|Tissue Specificity||HSPA1B is testis-specific.|
|Alternative Names||Heat shock 70 kDa protein 1A; Heat shock 70 kDa protein 1B|
|Research Areas||Cancer, Heat Shock, Cell Signaling, Chaperone Proteins, Protein Trafficking, Tumor Biomarkers, OxidativeStress||
HSP70 genes encode abundant heat-inducible 70-kDa HSPs (HSP70s). In most eukaryotes HSP70 genes exist as part of a multigene family. They are found in most cellular compartments of eukaryotes including nuclei, mitochondria, chloroplasts, the endoplasmic reticulum and the cytosol, as well as in bacteria. The genes show a high degree of conservation, having at least 5O% identity. The N-terminal two thirds of HSP70s are more conserved than the C-terminal third. HSP70 binds ATP with high affinity and possesses a weak ATPase activity which can be stimulated by binding to unfolded proteins and synthetic peptides. When HSC70 (constitutively expressed) present in mammalian cells was truncated, ATP binding activity was found to reside in an N-terminal fragment of 44kDa which lacked peptide binding capacity. Polypeptide binding ability therefore resided within the C-terminal half. The structure of this ATP binding domain displays multiple features of nucleotide binding proteins. All HSP70s, regardless of location, bind proteins, particularly unfolded ones. The molecular chaperones of the HSP70 family recognize and bind to nascent polypeptide chains as well as partially folded intermediates of proteins preventing their aggregation and misfolding. The binding of ATP triggers a critical conformational change leading to the release of the bound substrate protein. The universal ability of HSP70s to undergo cycles of binding to and release from hydrophobic stretches of partially unfolded proteins determines their role in a great variety of vital intracellular functions such as protein synthesis, protein folding and oligomerization and protein transport.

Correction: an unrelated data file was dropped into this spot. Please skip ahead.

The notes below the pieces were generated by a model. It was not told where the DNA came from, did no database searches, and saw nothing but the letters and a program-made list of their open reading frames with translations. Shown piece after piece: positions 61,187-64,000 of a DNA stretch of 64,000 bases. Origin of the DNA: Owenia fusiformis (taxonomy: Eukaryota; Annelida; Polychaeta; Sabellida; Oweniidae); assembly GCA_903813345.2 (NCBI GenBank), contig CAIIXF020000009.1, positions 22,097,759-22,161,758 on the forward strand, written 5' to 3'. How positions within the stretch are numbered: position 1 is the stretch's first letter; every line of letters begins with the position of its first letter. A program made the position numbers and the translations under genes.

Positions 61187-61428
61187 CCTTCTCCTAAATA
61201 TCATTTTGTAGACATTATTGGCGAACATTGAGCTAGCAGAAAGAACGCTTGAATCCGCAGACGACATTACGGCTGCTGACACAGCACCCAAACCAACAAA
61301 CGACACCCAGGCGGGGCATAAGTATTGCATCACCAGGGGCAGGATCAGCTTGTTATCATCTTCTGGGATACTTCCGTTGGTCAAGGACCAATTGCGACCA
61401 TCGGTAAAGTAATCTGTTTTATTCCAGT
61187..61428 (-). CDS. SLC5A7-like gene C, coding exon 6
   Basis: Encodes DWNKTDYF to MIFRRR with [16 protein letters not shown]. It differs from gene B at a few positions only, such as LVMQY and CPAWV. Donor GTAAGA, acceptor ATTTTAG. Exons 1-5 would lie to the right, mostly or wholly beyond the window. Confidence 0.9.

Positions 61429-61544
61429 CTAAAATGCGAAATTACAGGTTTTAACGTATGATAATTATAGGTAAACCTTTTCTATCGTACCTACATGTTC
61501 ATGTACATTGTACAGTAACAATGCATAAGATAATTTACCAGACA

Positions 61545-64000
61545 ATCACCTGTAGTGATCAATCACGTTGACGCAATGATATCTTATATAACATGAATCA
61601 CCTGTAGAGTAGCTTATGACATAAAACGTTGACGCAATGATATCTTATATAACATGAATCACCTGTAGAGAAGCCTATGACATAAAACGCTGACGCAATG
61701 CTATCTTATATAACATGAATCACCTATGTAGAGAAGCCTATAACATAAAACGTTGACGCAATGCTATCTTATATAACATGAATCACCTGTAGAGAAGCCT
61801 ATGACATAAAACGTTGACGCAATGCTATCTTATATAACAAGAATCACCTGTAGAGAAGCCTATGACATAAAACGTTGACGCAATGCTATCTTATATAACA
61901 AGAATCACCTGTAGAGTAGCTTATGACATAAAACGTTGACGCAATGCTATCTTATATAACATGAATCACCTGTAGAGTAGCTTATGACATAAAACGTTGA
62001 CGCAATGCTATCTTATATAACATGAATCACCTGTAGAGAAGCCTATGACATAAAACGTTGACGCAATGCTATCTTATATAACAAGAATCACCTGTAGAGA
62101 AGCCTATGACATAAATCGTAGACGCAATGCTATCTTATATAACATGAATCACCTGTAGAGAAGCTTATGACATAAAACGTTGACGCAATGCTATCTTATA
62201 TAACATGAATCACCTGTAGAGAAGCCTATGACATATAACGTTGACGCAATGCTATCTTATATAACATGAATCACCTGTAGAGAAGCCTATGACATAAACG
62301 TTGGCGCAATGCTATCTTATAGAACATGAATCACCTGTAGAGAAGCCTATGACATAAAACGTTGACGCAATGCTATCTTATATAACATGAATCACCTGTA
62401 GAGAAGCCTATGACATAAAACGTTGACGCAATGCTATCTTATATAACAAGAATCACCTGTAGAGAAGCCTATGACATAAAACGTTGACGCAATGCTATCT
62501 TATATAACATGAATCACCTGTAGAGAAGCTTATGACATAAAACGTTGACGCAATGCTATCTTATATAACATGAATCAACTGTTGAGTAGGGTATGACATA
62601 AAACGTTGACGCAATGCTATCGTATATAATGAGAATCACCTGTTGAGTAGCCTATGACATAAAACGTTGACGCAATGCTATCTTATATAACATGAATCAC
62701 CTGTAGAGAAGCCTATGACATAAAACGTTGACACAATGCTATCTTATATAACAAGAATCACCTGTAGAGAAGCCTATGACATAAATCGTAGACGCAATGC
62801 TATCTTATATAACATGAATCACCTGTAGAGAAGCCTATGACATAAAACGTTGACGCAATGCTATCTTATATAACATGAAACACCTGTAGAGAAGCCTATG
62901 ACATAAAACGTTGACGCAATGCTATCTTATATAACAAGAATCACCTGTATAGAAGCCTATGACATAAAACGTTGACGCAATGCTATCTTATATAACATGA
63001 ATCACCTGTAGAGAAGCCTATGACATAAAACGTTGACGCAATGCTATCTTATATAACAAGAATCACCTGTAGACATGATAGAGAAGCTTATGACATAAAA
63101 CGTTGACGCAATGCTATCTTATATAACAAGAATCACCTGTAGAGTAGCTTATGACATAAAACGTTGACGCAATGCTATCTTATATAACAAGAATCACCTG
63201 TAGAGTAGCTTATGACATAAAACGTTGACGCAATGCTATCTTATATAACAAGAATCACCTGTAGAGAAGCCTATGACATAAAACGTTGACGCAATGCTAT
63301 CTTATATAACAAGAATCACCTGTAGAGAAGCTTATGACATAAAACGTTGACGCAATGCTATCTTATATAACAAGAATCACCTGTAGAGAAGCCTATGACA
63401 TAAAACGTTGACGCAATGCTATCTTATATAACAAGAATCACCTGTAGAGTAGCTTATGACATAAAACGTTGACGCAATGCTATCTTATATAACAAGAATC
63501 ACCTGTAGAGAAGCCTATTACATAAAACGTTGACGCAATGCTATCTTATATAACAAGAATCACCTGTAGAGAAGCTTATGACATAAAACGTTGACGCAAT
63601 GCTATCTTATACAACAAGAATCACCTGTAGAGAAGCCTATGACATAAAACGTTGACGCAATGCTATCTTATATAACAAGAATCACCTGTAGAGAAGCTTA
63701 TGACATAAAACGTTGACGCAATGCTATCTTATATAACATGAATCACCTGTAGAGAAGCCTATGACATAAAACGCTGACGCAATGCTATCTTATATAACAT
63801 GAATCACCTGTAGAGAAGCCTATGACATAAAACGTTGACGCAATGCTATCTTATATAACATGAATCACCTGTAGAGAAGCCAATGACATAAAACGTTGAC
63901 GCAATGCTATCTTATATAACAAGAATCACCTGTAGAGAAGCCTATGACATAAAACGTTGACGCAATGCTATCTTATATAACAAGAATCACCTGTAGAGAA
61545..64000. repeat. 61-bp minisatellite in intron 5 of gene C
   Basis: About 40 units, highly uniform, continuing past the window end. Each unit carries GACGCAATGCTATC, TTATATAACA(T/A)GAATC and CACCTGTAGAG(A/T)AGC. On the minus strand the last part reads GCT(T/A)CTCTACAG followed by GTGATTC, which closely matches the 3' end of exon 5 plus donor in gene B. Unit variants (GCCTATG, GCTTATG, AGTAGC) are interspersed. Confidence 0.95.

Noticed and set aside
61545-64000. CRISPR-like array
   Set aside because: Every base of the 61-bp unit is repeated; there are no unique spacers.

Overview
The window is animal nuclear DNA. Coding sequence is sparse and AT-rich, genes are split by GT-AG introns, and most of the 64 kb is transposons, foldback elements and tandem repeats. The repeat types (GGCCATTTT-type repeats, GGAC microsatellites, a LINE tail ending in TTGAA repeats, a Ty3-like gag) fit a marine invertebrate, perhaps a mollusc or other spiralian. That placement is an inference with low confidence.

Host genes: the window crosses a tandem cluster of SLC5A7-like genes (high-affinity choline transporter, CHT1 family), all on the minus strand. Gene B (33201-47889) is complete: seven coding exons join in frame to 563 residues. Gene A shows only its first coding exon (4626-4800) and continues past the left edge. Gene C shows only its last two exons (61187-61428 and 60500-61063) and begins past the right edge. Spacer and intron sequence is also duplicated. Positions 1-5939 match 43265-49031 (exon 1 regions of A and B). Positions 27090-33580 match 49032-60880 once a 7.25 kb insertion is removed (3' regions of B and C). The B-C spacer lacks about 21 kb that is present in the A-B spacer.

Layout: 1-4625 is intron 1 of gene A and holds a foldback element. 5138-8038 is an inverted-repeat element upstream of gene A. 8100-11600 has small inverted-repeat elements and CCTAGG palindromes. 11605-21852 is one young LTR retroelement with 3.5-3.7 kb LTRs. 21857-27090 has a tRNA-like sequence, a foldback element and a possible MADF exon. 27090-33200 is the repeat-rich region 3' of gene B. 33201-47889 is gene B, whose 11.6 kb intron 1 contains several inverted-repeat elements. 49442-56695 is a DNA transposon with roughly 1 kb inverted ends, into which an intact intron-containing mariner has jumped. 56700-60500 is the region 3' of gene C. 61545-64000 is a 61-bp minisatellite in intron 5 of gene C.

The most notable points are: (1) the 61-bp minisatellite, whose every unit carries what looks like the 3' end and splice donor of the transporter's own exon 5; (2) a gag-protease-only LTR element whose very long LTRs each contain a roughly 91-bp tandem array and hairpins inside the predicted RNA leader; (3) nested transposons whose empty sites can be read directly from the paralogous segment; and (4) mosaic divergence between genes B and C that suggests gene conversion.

Typical Standard Curve for the HSP70 ELISA Kit (Enzyme-Linked Immunosorbent Assay) -EK7106 Assay Type: Sandwich ELISA. Detection Method: Colorimetric Assay. Assay Range: 0.781 - 50 ng/mL.